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The Many Benefits of Vitamin B6

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April 20, 2021 | Published by


Like biotin, vitamin B6 is needed for healthy hair, skin, and nails. Also like biotin, vitamin B6 provides many more benefits to our bodies. In this blog, we’re discussing more on this powerful nutrient.

What is Vitamin B6?

As its name shows, B6 is part of the B complex of vitamins. Overall, the B vitamins help with metabolism, creating blood cells, keeping cells healthy, and energy production. Also known as pyridoxine, vitamin B6 is a water-soluble vitamin that the body does not naturally produce, so we must get this nutrient from food and supplementation.1

Some foods that contain a considerable amount of B6 are: chickpeas, fresh tuna, salmon, chicken breast, turkey, bananas, cottage cheese, winter squash, long-grain rice, nuts, and onions.

Benefits of Vitamin B6

Vitamin B6 is a busy nutrient, playing a role in more than 100 enzyme reactions. One of the main jobs of B6 is assisting the body in metabolizing proteins, fats, and carbohydrates for energy. Aside from that, B6 is also involved in immune system function, fetal and infant brain development, creation of neurotransmitters, and creating hemoglobin (the part of red blood cells that carries oxygen).1

Let’s look at some of the benefits and functions of vitamin B6 in more detail.

Mood and Depression

B6 is involved in regulating mood. This is partly due to the nutrient’s role in creating neurotransmitters that regulate emotion, like serotonin, dopamine, and GABA. This vitamin may also help decrease high levels of the amino acid homocysteine, which is linked to depression. Several studies have shown that symptoms of depression are associated with low blood levels and intakes of B6, especially in older adults.2

PMS Symptoms

Vitamin B6 has been used to treat symptoms of PMS, including anxiety, depression, and irritability. It’s believed that B6 can help with PMS-driven emotional symptoms due to its role in creating neurotransmitters that regulate mood. A three-month study done on more than 60 premenopausal women found that taking 50 mg of B6 daily improved PMS-related symptoms of depression, irritability, and tiredness by 69%.2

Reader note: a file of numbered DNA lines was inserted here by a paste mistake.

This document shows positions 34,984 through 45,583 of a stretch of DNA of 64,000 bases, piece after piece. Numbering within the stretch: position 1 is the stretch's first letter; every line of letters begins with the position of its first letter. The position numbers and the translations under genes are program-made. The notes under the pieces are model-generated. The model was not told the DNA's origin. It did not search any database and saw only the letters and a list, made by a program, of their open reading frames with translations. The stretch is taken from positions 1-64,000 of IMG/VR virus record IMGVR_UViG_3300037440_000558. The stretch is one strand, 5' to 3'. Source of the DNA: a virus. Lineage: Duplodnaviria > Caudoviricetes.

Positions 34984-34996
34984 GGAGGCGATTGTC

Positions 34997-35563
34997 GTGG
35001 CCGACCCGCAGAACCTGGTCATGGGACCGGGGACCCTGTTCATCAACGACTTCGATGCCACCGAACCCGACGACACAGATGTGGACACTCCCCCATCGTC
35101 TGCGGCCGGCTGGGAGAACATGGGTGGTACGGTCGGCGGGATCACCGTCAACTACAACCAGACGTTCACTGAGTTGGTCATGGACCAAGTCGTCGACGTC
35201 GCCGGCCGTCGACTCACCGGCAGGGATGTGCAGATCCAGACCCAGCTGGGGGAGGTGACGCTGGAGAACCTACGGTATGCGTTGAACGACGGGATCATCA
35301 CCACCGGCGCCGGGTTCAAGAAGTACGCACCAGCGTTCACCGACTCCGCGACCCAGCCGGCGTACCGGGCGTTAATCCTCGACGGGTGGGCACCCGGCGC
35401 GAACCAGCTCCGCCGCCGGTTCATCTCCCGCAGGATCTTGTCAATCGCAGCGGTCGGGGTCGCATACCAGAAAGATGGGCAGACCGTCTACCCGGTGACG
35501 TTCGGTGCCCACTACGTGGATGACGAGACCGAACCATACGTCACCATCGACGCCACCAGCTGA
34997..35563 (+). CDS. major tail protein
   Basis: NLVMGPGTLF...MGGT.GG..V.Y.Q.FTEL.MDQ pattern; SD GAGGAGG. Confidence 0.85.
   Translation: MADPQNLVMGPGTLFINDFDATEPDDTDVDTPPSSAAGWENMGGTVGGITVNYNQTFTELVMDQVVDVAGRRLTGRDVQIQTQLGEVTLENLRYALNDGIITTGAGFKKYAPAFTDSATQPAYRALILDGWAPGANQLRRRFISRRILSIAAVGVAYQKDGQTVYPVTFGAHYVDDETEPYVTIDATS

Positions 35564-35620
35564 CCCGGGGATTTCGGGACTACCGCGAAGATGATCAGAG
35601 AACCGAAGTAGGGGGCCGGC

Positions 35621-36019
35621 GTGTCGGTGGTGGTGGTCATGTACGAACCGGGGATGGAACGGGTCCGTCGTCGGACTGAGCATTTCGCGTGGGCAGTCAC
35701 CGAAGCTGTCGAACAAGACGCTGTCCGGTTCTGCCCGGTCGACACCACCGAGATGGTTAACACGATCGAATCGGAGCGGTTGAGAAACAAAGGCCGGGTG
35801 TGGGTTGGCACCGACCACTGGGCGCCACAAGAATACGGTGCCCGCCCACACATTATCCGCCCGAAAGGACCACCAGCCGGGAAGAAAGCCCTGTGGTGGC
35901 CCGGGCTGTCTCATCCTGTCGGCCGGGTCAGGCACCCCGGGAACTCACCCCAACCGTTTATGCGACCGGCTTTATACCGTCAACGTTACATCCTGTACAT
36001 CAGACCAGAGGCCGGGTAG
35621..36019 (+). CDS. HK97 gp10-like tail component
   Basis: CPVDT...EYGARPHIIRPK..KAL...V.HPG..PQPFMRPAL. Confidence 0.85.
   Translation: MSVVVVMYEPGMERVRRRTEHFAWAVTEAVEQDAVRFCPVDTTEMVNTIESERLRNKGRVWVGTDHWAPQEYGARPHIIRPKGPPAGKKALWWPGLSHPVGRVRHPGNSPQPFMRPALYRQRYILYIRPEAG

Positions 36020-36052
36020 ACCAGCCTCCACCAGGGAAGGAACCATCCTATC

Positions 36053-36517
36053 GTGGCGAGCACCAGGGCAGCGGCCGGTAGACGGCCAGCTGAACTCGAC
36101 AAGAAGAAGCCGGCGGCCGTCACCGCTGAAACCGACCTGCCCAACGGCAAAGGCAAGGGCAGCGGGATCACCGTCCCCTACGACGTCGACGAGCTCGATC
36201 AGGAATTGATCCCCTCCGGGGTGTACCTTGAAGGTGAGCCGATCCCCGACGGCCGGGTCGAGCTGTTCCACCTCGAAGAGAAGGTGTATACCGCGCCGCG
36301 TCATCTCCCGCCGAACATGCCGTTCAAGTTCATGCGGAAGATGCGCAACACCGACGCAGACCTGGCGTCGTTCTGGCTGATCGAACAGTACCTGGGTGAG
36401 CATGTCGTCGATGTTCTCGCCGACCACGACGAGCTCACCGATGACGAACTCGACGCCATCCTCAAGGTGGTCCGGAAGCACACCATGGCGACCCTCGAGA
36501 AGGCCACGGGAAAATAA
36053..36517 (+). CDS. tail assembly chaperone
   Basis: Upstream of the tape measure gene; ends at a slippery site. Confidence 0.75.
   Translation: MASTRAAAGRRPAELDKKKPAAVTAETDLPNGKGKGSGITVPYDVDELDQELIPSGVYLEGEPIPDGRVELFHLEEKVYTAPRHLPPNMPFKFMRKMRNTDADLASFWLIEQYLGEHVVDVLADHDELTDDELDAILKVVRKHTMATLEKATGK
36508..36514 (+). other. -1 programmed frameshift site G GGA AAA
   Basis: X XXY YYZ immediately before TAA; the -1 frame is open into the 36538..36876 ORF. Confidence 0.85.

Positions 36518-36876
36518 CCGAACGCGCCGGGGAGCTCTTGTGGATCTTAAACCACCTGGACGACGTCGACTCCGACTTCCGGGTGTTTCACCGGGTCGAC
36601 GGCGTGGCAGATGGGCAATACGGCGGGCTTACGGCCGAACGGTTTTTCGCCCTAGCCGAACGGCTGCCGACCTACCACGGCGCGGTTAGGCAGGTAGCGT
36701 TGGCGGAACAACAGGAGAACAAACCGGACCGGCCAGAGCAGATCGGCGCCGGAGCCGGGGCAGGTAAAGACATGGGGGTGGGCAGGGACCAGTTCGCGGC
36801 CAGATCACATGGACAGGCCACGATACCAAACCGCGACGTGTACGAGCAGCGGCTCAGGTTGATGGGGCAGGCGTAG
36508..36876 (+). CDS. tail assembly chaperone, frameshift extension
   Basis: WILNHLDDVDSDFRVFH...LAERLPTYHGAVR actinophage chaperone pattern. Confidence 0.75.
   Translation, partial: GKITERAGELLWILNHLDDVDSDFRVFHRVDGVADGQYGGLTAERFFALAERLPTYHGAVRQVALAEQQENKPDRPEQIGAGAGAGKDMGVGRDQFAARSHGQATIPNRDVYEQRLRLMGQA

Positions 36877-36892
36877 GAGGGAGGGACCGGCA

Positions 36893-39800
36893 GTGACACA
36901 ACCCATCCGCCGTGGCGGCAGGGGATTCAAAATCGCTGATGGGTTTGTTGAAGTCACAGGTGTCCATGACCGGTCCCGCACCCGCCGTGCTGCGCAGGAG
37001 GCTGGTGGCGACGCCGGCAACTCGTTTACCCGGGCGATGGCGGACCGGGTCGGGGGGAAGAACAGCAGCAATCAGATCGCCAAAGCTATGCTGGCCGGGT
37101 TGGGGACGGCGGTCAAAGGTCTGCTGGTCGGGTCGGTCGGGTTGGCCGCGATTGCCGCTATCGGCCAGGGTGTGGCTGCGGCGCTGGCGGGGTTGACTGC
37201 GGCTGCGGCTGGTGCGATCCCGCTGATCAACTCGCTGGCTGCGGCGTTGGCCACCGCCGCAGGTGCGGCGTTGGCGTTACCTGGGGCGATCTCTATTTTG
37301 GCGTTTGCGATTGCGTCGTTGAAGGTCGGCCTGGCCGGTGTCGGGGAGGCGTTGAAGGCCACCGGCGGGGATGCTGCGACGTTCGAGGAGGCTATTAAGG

Nausea During Pregnancy

For some time now, this nutrient has been used to treat nausea and vomiting during pregnancy. We’re not entirely sure how B6 helps with morning sickness, though it may be because of B6’s other roles during pregnancy. A study of 342 women in their first 17 weeks of pregnancy found that daily supplementation of 30 mg of B6 greatly reduced nausea after 5 days of treatment, compared to a placebo.2

Eye Health

B6 may help prevent certain eye diseases, especially a type of vision loss called age-related macular degeneration (AMD) that affects older adults. Studies have shown a connection between high blood levels of homocysteine and an increased risk of AMD. Since B6 helps reduce high levels of homocysteine, getting adequate levels of B6 may lower your risk.  Research has also connected low blood levels of B6 to eye conditions that block veins connected to the retina.2

Rheumatoid Arthritis-Related Inflammation

Increased levels of inflammation in the body due to rheumatoid arthritis may lead to low levels of vitamin B6. A study of 43 adults with rheumatoid arthritis that took 5 mg of folic acid alone or 200 mg of B6 with 5 mg of folic acid daily showed that those who received B6 had much lower levels of pro-inflammatory molecules after 12 weeks.2

References:

  • Brazier, Y. The benefits and food sources of vitamin B6. Medical News Today. https://www.medicalnewstoday.com/articles/219662
  • Streit L. 9 Health Benefits of Vitamin B6 (Pyridoxine). Healthline. https://www.healthline.com/nutrition/vitamin-b6-benefits

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